And Mankind was top of our list. We had done a lot of work with the Mankind Dispensary. They carried our product. We had done a number of joint ventures with them, and we approached them and they liked the idea of joining forces with us and expanding because they didn’t have the skill set to scale either.
We started getting really serious about moving into retail towards the end of 2020, and we just closed the transaction a few weeks ago. So we’re now focused on the integration.
The Mankind transaction is a really strong transaction to found our expansion into retail on. They’re one of the largest and most well-known dispensaries in the state of California. They’ve got a really strong operating management team, and we’ve got a pipeline of opportunities that we’re going to integrate into the retail fold, starting with Mankind.
So that’s the cornerstone of this strategy?
I’m wondering … lots of people in the cannabis industry. There’s a lot of opportunities out there. So they’re constantly trying to assess where to put their efforts, and it’s very easy to get distracted and jump in this direction or that direction. And then, you know, you can do it successfully, but many times you find yourself diluted and your focus is all over the place.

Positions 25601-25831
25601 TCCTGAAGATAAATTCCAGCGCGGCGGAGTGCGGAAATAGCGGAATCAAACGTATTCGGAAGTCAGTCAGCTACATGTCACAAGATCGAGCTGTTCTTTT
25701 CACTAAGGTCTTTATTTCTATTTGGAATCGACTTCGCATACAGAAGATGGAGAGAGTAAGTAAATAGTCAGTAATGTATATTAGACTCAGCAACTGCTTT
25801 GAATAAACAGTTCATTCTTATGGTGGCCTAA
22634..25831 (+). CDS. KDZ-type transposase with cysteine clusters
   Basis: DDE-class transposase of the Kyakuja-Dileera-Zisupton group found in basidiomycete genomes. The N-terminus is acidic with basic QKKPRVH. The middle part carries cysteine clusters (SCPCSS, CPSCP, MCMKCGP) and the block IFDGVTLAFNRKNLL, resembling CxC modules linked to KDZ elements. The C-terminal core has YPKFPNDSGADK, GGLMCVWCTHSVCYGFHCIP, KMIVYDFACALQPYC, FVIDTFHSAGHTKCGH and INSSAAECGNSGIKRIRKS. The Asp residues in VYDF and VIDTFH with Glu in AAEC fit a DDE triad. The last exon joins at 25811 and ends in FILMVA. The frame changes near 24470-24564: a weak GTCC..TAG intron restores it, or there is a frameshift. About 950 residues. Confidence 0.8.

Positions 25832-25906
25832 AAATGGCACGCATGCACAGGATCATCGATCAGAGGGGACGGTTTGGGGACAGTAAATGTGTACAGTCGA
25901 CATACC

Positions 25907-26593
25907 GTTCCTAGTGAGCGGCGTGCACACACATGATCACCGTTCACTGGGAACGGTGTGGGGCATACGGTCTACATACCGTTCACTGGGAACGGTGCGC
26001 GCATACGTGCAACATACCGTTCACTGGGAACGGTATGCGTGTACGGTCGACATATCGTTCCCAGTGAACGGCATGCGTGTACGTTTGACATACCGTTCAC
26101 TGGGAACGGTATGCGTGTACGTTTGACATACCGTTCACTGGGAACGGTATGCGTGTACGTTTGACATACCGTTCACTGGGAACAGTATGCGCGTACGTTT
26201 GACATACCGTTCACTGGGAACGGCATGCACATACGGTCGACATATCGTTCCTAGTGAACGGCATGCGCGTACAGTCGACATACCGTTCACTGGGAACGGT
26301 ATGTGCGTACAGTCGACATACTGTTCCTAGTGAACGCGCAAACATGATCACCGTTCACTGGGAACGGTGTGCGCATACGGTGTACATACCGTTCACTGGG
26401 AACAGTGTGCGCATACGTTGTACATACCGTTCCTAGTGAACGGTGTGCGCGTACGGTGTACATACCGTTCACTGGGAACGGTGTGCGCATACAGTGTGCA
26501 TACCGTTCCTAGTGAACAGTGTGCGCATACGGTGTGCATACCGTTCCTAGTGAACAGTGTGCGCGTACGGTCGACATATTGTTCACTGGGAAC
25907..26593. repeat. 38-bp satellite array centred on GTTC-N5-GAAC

When you were talking internally about this strategy, were there thoughts or what were the arguments around, “Maybe we should just stay on the product side and really own that, and maybe take our consolidation expertise and path that way rather than broadening out.” And then you’re opening up a whole new door of potential challenges and difficulties. Can you talk a little bit about that part of the discussion?
Yeah, absolutely. I mean, we have not given up on our brand strategy, our product brand strategy. We actually see it augmented by our retail strategy.